I know you are trying to tell the Vancouver vs Toronto story, but it would be nice to see a few other capital cities tossed in to represent the rest of the Canadian market.   Edmonton, Regina, Winnipeg, etc.

asteroids's picture

Prices in Toronto are stupid. They either fall to match US equivalents or the Looney crashes. If interest rates rise then Canadian banks are an obvious short. In either case, it'll take a generation to work off this insanity.

pitz's picture

The loonie is likely to rocket to the moon as the debt associated with housing crushes Canadian consumer spending. 

Canada's bubble is based on leverage used by domestic actors and actresses.  Nothing more, nothing less.

Subprime lending in Canada is ubiquitous, and is government sponsored in a way, through the CMHC, that only the housing hucksters could have dreamt in their wildest dreams in the USA circa 2003-2007. 

The Real Tony's picture

The opposite is true the loonie will crash and burn to 50 cents U.S. or lower as Poloz lowers the Bank Of Canada rate into negative territory once the housing bubble starts to burst in Toronto and the Greater Toronto area. He doesn't want the Pakis in Brampton to lose all their homes and all the illegals in the basements to have to sleep on the sidewalks. This will only affect variable rate mortgage not fixed rate mortgages.

northern vigor's picture

I presume  that every major nuclear armed country has a nuke with Toronto's coordinates on it. The place is full of pompous, self important liberals that think they are the center of the universe. I strongly suggest nuking them so they stop pissing on everyone.

Savvy's picture

I'm Canadian and +1 this comment.

squid's picture

Well... funy you should mention that...

Toronto, the centre of the universe, is known as PIG-TOWN or CABBAGE-TOWN in the rest of Canada.

 

The sun revovles around Toronto, didn't you know.

 

And the real scandle.....

They havent wont he stanley cup since 1967.

 

Squid

crakerman's picture

Im in Vancouver and i agree

Arrow4Truth's picture

lol. Always thought the U$ should invade Canada. No offense Savvy.

Herdee's picture

Mark Carney was good at creating the housing bubble in Canada, in fact the X-Goldmanite went to England and did the same bubble real estate scam economics there as well.

Bunga Bunga's picture

Don't worry, it's because of low inventory, sellers don't sell because prices will go up,up,up.

Mahatma Coat's picture

The Chinese have a private joke about the gullibility of Canadians.  Canada is 'Jianada' in Chinese.  If you swap a couple of sounds around you can make a pun 'Dajia na', which means 'everyone take a piece'.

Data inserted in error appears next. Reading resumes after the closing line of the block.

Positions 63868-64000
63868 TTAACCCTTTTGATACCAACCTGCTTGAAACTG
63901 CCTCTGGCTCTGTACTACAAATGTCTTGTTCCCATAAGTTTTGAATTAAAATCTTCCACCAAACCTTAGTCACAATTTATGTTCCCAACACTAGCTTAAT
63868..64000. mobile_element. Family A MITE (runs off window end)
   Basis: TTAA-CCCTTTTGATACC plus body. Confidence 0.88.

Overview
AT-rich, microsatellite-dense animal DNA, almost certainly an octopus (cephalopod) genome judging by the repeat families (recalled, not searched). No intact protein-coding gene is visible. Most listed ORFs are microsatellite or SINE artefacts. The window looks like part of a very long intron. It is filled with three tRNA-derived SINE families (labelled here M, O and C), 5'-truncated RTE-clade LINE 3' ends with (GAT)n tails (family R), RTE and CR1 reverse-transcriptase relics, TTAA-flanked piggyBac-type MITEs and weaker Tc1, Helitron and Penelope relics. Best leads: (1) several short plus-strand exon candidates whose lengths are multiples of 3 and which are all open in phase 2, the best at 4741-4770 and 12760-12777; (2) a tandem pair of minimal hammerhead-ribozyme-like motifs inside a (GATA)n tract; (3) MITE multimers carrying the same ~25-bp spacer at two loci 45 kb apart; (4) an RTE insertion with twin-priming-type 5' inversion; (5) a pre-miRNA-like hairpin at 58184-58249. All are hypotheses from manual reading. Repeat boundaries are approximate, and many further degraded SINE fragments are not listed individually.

Put the two together and the full joke becomes 'Jianada: dajia na'.  Or 'Canada: everyone welcome to take a slice'.  

GoldenDonuts's picture

Sure we will do the same as the US did to the Japanese in the 80's and 90's  Take their money and then wait for the inevitable turn.

Xena fobe's picture

If the snowflakes only knew, they might quit defending them. 

quax's picture

The joke is on them because surveys of recent Canadian immigrants show that they quickly become staunch Canadian patriots. And why wouldn't they. Do you feel any particular attachment to wherever your ancestors came from?

https://canadiancitizenshiptestonline.ca/news/immigrants-to-canada-feel-...

Dark Daze's picture
Dark Daze (not verified) Mahatma Coat Feb 5, 2017 10:27 PM

Hate to tell you, but we have a lot of sluces, for the right price, and the right peopke.

Xena fobe's picture

Need to ban foreign residential RE investment. 

pitz's picture

Why?  Its almost non-existent now.  Do you want Canadians to be forced to dump their offshore properties for nothing when such a reciprocal ban is implemented by foreign nations? 

Inzidious's picture

That you are trolling is obvious, the question is why? It's no coincidence Vancouver real estate radically changed when they passed the foreign transfers tax, so ... Really?

Are you a home owner there who hopes prices won't tank? What other motivation could you have for being so wrong and posting about it?

pitz's picture

Just looking at the data.  I don't have a financial interest in Vancouver RE, although it is a nice place to visit and I visit often.

friendly manitoba's picture

silly headline.

prices are up 15% - says so in the article ...

volume is down as they announced new taxes for vacant condos and a tax on asian purchases of 10%. - a bunch of deals were made ... and it takes awhile for new buyers to show - throw in a bit of a scare by china investigating purchases in vancouver as tax evasion

a 1200 sf condo on False creek is still $1.4 mil. Same with a house in Langley

there are the usual 8000 listings. all but 300 above $300,000 - 2000 of which are $1 mil to $2 mil and another 2000 above $2 mil - highest about $40 mil for 8000 sf condo or 25,000 sf shack

crash my ass

in winnipeg houses are $300,000 to $600,000 with 200 $800,000 to $3 million - prices fairly stable for 5 years after doubling the previous 10 years - figure taxes at 1% per year , insurance .5% per year

if a canadian bought in phx 10. -15 years ago they are just getting their money back as the exchange at .76. helps.

a few who bought 2008 are up - but not if they renovated

lots of exceptions. - im just talking generally

so be careful banning foreign residential sales. - the snowbirds in FL are already paying $7000 insurance ... naples a condo is $25,000 a year mtce and golf - for 3 months use - and bighorn Palm Desertis $50,000 - $100,000 a year oper costs for 3 months - hardly a sellers market

id bet a hun on fallcons if you give me 8 pts.

847328_3527's picture

How is Calgary doing? it may be the exception, ie doing exceptionally poorly due to the energy bust like Houston is.

pitz's picture

Down 20-30% from the 2011 peak. 

The Real Tony's picture

Calgary is down about 20 to 25 percent from the October 2014 peak. Edmonton is down about half that. Fort McMurray is down about 40 percent from the October 2014 peak.

pitz's picture

Calgary peaked far before that. 

Déjà view's picture

Calgary...Chinese creating another 'Stampede'...

pitz's picture

I think you've been drinking the Realtor Kool Aid.

Quantum Bunk's picture

It takes long for the reality of big bubble bursts to bite. People are still under delusion as they try and gun the price higher. But it cant budge. Zerohedge is just rightly pointing out, that the top is in and the wipeout is underway

pitz's picture

The top was in over 3 years ago.